The jury in the trial of former Manchester United footballer Ryan Giggs began deliberations on Tuesday.
Giggs, 48, is on trial over allegations he assaulted his ex-girlfriend Kate Greville, 38, causing her actual bodily harm, and of controlling or coercing her during their relationship between August 2017 and November 2020. He denies the allegations.
He also denies assaulting the public relations executive’s 26-year-old sister, Emma, in the same incident at his home in Worsley, Greater Manchester, on November 1, 2020.
The judge presiding over the trial has said that the former Wales footballer is not on trial over his “serial womanising” and said that this is not “a court of morals”.
Judge Hilary Manley summed up the evidence heard in the trial at Manchester Crown Court earlier on Tuesday.
She asked the jury of seven women and five men to consider if the relationship “veered off the rails” due to Ms Greville’s inability to accept Giggs’s serial womanising, with her getting “her revenge by twisting and exaggerating their routine arguments”.
Or, she asked, was the relationship “much more sinister and darker”, involving a man exerting his power over an emotionally vulnerable woman, eventually leading to a loss of self-control.
She told jurors: “Put aside emotions. Continue to approach the case with a cool head and go where the evidence leads you.”
Giggs's barrister, Chris Daw QC, told jurors that Ms Greville was a “scorned” woman, furious over her partner's serial cheating throughout their on-again, off-again six-year relationship.
Her inability to accept his infidelity led to her falsely characterising Giggs as a physically and psychologically abusive boyfriend who made her a “slave to his every need and demand”, he said.
Giggs’s defence team said there was no evidence of him controlling anything Ms Greville did and claimed the alleged headbutt was “utterly incredible” and actually an accidental clash of heads or faces.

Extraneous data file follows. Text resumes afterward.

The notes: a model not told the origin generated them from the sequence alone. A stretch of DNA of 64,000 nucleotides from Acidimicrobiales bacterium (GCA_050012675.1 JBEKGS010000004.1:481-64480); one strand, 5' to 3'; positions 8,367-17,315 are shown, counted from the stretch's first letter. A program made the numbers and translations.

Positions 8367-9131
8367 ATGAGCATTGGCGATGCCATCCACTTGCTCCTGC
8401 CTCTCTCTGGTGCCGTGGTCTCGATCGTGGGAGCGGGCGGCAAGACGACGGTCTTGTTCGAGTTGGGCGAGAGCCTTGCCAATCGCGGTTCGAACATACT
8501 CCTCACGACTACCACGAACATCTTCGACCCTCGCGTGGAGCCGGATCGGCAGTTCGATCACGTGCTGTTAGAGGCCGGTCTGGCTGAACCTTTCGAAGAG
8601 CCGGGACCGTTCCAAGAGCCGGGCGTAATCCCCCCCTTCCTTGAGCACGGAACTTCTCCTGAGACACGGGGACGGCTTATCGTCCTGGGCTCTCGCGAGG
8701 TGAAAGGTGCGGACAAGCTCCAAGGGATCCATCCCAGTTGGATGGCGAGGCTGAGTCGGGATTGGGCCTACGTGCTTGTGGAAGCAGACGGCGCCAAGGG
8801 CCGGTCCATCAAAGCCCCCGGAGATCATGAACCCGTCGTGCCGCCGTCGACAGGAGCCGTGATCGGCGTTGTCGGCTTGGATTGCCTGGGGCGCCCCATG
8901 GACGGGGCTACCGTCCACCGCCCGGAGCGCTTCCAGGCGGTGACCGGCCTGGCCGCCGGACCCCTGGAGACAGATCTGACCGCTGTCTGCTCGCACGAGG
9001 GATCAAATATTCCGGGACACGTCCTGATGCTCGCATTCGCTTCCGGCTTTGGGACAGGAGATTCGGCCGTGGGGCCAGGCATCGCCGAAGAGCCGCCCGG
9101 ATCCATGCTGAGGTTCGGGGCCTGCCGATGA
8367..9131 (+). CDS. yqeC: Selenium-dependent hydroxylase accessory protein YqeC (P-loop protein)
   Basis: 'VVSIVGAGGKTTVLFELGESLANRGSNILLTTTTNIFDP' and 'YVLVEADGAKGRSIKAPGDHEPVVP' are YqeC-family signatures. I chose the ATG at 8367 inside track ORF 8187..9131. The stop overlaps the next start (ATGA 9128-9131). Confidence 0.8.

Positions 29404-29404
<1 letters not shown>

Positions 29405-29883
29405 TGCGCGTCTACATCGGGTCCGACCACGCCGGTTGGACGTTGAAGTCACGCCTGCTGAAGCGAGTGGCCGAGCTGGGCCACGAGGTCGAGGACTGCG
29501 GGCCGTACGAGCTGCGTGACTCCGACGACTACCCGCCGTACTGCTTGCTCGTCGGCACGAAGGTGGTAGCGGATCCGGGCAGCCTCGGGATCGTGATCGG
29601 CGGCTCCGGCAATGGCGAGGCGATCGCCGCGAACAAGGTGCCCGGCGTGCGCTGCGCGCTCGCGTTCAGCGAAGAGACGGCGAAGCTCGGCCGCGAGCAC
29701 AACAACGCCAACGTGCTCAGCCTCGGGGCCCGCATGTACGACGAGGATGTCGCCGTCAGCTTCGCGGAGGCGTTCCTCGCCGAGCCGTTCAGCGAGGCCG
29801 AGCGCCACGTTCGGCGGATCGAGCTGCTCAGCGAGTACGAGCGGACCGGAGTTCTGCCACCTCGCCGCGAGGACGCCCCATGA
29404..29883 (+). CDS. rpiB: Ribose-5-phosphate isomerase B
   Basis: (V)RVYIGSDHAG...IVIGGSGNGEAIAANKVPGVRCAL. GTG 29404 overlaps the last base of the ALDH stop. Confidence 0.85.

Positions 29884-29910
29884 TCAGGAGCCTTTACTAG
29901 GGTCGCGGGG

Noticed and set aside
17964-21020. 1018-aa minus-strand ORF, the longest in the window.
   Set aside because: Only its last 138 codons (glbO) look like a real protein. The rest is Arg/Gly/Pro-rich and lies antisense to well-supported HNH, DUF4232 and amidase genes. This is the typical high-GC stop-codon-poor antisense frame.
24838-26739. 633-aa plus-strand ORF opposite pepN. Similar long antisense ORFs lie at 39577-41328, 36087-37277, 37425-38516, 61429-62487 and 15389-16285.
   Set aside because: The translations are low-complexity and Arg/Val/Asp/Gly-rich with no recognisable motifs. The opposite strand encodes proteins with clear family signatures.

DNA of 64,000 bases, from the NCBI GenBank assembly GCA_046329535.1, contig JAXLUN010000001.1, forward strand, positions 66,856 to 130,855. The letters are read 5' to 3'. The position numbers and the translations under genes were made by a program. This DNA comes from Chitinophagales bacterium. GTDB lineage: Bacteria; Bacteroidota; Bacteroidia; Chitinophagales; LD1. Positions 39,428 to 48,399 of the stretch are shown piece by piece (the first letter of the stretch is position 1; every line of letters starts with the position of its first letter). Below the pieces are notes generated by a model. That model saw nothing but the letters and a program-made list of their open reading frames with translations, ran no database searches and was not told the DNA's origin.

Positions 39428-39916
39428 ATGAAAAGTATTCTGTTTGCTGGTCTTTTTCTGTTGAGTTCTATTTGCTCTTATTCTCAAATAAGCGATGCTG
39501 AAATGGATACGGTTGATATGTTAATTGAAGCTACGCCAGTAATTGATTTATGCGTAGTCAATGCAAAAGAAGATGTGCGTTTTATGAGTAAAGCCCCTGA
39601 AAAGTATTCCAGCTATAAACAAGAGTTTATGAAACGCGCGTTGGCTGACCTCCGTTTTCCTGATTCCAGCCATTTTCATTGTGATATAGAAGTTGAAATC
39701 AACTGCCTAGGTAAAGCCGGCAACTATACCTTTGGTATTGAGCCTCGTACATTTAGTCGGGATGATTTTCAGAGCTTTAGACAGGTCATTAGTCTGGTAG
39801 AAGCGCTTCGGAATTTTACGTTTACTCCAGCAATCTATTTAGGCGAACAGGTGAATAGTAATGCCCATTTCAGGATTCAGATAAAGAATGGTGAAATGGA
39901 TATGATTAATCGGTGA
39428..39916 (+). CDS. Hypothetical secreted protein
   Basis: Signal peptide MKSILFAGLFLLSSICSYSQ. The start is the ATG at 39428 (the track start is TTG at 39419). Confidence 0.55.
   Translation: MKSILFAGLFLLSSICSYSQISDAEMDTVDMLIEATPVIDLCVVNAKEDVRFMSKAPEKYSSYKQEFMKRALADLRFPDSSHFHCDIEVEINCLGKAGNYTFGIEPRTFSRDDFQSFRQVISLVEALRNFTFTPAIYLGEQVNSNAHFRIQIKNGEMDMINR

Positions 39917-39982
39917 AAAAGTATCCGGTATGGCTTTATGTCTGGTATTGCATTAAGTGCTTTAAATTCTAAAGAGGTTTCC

Giving evidence, Giggs admitted his reputation as a “love cheat” was justified and he had been unfaithful in all his relationships.
But he said he had never physically assaulted a woman or set out to control and coerce anyone.
Prosecutors say there are “two very different Ryan Giggses” — the one in the public eye and the one behind closed doors.
Peter Wright QC said the former Wales manager “thinks, or thought, he could do whatever he liked in respect of his treatment of Ms Greville and that he could get away with it”.
He said the “sad history” of the relationship revealed his “excesses were endured by her, excused and kept private”.
But he said all that changed on the night of November 1, 2020, when he lost control and attacked her — and she had the “courage” to stand up to him to expose the Giggs “behind the mask”.
Giggs resigned as the Wales manager in June, after being on leave since his arrest.
He said he did not want “continued interest around this case” to affect the team as it prepares for this year's World Cup in Qatar.
He remains on conditional bail and has said he looks forward to “clearing my name”.
The former footballer exploded on to the scene as a teenager in the mid-1990s. He ended his career at Old Trafford as the most-decorated player in English football history.
As a player, he made a club-record 963 appearances over 23 years for Manchester United, winning 13 Premier League titles and two Champions League trophies.
He began his coaching career at Old Trafford, taking temporary charge at the end of the 2013/14 season after David Moyes was sacked. Giggs then worked as an assistant to Louis van Gaal for two years.
Giggs was appointed Wales boss in January 2018 and helped them secure qualification for Euro 2020, their second major tournament appearance since the 1958 World Cup.
He missed the chance to lead them to last year's European Championships after being placed on leave by the Welsh FA since November 2020.
He finally resigned from that role in June after Wales qualified for the World Cup under the stewardship of his former assistant, Rob Page.
The jury has been sent home and will resume its deliberations at 10am on Wednesday.